Breaking a lease: moving on with minimum damage

Peter Warden
The Mortgage Reports editor

The best of plans…

There’s an easy way to avoid breaking a lease: Don’t sign one in the first place. If there’s a real chance you’re going to have to move during the term of a lease, be a month-to-month tenant instead. The rental agreement for one of those tenancies will give you the flexibility to move on without hassle.

But life’s not like that. Stuff happens — and frequently when you least expect it. What seemed unthinkable last month can be a looming inevitability this.

So what’s your best way of breaking a lease without suffering too many painful financial penalties? Read on to find out.

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Leases and the law

Your first step is to dig out your copy of your lease and read it from beginning to end. You’ll then know what you’re up against.

One thing’s pretty certain: when you signed your lease, you entered a legally binding contract to pay all the rent due during the period it lasts. All of it. And the fact you’re allowed to pay it monthly doesn’t change your obligation at all.

In return for your money, you gain a right to live in the home, subject to the lease’s conditions. However, you don’t have to occupy the property. What you do have to do is pay the rent, whether or not you’re in residence.

Still, in some states, your exposure may be limited by law. And the terms and conditions of any contract can be varied with the consent of both parties. In most cases, the best way to end a lease early is to work with your landlord.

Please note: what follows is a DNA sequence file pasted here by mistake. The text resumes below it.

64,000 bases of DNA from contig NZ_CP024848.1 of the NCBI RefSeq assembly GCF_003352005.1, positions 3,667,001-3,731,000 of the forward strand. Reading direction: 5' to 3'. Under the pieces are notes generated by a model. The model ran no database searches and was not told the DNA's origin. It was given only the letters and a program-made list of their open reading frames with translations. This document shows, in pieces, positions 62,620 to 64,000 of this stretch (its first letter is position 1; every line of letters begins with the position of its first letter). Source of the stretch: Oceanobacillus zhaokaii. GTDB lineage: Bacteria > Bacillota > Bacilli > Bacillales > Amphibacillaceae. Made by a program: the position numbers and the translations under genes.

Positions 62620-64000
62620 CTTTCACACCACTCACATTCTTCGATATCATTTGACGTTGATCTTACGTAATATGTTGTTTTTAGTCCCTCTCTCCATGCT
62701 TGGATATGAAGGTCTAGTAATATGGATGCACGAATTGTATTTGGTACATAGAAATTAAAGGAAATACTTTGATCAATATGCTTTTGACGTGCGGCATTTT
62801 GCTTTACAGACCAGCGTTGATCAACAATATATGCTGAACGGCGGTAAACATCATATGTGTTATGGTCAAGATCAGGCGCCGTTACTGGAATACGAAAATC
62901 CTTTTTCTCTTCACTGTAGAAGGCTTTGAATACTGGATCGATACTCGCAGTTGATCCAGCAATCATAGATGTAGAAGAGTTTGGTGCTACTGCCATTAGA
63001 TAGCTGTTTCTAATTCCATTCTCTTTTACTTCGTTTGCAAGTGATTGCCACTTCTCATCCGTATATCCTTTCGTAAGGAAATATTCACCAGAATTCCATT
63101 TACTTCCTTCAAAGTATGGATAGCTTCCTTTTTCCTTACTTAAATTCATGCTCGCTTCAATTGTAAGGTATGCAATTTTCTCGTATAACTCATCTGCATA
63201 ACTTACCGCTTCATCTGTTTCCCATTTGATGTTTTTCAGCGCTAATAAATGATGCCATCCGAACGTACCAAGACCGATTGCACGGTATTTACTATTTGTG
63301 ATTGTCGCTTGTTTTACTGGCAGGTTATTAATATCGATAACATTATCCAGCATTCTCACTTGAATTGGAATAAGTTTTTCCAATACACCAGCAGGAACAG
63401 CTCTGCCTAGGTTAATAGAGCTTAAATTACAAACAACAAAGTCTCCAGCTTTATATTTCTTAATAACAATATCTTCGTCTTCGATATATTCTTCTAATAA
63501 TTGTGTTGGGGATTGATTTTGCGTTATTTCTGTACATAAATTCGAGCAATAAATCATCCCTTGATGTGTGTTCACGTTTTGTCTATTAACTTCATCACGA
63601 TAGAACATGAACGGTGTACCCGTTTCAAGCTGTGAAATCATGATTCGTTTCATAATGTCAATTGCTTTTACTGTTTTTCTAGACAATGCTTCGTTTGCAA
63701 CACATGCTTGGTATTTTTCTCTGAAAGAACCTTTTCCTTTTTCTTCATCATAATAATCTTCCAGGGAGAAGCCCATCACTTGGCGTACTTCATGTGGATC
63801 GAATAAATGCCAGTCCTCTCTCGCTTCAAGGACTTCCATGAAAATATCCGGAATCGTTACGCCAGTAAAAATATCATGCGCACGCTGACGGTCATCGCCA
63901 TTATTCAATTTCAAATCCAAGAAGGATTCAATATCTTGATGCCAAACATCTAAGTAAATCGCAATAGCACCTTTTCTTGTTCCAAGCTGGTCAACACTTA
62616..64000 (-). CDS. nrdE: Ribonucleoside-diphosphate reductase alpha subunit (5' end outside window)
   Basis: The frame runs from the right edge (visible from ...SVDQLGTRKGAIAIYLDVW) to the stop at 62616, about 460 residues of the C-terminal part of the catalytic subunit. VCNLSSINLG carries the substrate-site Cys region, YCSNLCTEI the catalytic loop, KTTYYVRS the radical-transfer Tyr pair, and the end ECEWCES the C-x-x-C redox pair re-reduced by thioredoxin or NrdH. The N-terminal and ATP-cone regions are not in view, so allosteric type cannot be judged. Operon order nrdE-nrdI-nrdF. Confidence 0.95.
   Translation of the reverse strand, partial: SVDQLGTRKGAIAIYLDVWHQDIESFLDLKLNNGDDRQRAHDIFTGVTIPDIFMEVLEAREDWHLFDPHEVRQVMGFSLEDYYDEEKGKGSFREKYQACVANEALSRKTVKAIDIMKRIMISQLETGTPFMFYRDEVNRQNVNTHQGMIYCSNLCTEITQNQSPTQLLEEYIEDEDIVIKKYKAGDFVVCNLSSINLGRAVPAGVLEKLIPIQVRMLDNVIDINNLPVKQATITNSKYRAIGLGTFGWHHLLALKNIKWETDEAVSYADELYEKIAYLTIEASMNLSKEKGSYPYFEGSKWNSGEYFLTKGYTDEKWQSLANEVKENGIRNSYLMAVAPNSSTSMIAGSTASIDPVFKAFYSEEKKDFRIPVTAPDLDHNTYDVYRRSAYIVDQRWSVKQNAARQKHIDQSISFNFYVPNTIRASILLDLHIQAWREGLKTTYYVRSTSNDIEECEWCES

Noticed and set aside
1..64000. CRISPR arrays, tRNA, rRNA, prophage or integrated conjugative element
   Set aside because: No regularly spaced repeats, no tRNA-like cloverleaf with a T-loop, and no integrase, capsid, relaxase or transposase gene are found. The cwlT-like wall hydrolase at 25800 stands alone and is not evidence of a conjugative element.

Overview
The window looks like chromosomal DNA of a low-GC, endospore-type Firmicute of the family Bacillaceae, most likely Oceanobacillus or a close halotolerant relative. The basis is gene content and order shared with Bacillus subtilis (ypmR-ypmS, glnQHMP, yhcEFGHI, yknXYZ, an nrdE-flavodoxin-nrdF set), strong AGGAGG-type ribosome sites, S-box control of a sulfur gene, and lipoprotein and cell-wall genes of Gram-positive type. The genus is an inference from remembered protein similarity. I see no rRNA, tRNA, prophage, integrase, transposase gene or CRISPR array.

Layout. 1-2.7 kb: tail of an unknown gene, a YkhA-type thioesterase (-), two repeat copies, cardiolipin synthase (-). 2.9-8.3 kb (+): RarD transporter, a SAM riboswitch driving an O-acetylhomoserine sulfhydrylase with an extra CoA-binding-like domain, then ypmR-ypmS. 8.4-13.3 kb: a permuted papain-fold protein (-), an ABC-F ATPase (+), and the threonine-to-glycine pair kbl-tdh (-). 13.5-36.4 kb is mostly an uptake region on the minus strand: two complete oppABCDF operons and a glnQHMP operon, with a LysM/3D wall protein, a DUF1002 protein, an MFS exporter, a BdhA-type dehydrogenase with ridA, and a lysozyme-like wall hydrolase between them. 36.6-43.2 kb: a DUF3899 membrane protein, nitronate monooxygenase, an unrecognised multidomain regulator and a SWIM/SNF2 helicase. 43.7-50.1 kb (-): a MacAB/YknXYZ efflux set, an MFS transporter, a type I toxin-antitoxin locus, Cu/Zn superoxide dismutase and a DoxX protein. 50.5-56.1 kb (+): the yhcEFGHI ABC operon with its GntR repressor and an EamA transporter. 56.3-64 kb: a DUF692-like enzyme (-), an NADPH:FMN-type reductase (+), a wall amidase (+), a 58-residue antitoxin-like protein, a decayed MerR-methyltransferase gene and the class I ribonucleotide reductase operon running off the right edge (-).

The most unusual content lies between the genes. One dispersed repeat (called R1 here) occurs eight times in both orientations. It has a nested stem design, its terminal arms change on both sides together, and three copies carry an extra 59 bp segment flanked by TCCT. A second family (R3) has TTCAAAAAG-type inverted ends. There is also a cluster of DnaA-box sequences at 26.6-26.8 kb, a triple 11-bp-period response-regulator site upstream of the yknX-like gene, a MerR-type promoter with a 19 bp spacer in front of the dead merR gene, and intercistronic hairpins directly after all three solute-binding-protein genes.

Breaking a lease and the local rental market

How easy it will be to get your landlord to cooperate may largely depend on the local rental market. If you live in an area where there’s a shortage of properties like yours, you stand a good chance of moving on with little or no financial loss.

Related: Rent-to-own homes (lease options)

A new tenant moves in as you move out, and your landlord suffers no break in her income.  She has no reason — and usually no legal basis — to come after you.

However, things may be different if there are loads of properties like yours available locally and few people wanting to rent them. Your landlord might face months during which the home will be empty. That will inevitably hurt her financially and you can hardly blame her for expecting you to make up the shortfall.

A very good (or very bad) relationship helps